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Voice Over: When state security controls your life

Voice Over, directed by Svetoslav Ovcharov, takes us into socialist Bulgaria in the late 1970s.

Wael Eskandar, Tuesday 7 Dec 2010
Voice Over
A still from Bulgarian movie 'Voice Over' directed by Svetoslav Ovcharov
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Why do governments control people? I found that question resonating through my mind constantly as I watched “Voice Over”. The story is essentially about a man whose government and its ideology made him lose all he loved.

Set in the late 1970s, we follow a cameraman, Anton Krastev, through the trials and tribulations he faces when he is separated from his wife and child by the ‘Iron Curtain’.  Krastev is falsely reported as a traitor planning to flee by a director who was expelled from making a film. He is disgruntled when Krastev continued with the replacement director, having said that he would leave too. From then on the state security takes over his life with a state security officer watching him intently and denying  him any opportunity to see his wife and child who are abroad. As time goes on, his love for his wife and child diminishes and his desire to thrive in his country intensifies.

The film has an air of serenity about it, despite the events that take place. The soothing music, composed of piano and orchestral instruments, help give it a tranquil mood, together with bright and colourful cinematography. The performances of the actors are not outstanding but express the unusual normalcy by which the characters have accepted their fates.

Krastev remains cryptic despite a lot of screen time. His love for his job drives him away from his wife and towards self-actualisation. One of the more revealing scenes is when Krastev causes the death of the script-writer, who was also his friend, but oddly he is more disturbed by the fact that the film has been stopped than he is by her death.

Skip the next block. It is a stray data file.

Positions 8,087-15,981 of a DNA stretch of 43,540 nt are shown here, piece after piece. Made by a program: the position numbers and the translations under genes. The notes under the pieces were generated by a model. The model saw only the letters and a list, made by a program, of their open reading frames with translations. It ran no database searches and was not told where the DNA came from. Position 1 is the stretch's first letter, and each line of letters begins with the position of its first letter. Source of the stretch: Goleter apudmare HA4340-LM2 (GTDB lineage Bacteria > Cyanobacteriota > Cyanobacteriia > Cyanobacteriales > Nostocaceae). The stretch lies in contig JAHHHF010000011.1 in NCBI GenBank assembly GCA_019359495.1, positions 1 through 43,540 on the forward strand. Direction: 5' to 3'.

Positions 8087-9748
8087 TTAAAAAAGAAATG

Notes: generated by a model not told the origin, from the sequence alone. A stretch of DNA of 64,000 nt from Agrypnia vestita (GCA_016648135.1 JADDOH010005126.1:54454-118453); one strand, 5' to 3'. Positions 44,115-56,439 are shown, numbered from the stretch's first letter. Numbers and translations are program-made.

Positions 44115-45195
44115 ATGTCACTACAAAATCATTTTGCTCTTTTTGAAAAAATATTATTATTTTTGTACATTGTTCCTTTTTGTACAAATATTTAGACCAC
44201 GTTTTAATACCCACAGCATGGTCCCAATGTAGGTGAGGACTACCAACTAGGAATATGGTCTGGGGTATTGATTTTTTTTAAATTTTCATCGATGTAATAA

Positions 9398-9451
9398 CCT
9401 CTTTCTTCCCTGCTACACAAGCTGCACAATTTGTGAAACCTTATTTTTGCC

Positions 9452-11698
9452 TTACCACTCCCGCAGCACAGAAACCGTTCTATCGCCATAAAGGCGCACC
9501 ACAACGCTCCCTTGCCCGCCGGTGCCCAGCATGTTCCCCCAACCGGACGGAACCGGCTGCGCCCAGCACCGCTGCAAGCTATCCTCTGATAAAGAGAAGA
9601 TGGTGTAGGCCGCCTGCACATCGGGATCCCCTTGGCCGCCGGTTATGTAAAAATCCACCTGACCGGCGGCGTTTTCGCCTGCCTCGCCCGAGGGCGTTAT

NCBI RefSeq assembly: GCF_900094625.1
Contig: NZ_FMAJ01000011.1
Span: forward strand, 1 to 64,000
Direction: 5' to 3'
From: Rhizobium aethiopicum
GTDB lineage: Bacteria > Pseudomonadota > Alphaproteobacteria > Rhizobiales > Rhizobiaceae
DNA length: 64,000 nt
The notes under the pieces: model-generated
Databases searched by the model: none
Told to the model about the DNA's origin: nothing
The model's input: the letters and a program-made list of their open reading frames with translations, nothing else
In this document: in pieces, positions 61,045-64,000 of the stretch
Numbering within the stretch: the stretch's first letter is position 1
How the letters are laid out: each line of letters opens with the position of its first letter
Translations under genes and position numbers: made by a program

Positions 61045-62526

Perhaps the closest resemblance in plot is found in the brilliant Das Leben Der Anderen (The Lives of Others), where a secret agent becomes absorbed into the lives of those he has been watching. The difference however is extreme, “Voice Over” does not come close to its depth of sentiment nor to capturing the story and characters.

That’s not to say “Voice Over” was not a good movie, it was but not satisfying enough. It is an intriguing trip through socialist Bulgaria where everyone is powerless in the face of state interference. Anton and his wife try everything possible to see one another, but the power of the state is stronger.  It is a losing battle from the start as Krastev is set up, and all communications monitored. The state security officer calmly fabricates evidence and denies Krastev his freedom in a sick paternal manner. Indeed in their encounter together, the officer is kind, helpful and fully convinced that he is watching over Krastev.

The unsettling control of state security over aspects of daily life, together with the surrender of the people to such practices is discomforting. However even today it reflects the practices of many governments. Part of the answer to my initial question as to why governments need to control is because an oppressive government will not find people to oppress if they are given the freedom to leave. So what do you do when the state denies you the freedom to be with those you love?

To paraphrase Mrs Krastev, we have to believe in miracles because a person who does not believe in miracles is not a realist.

The film was screened on 6 December in Nile City at 4 pm.

The film will be screened on 7 December in Galaxy Cinema at 7pm and on 8 December in Stars Cinema at 7pm

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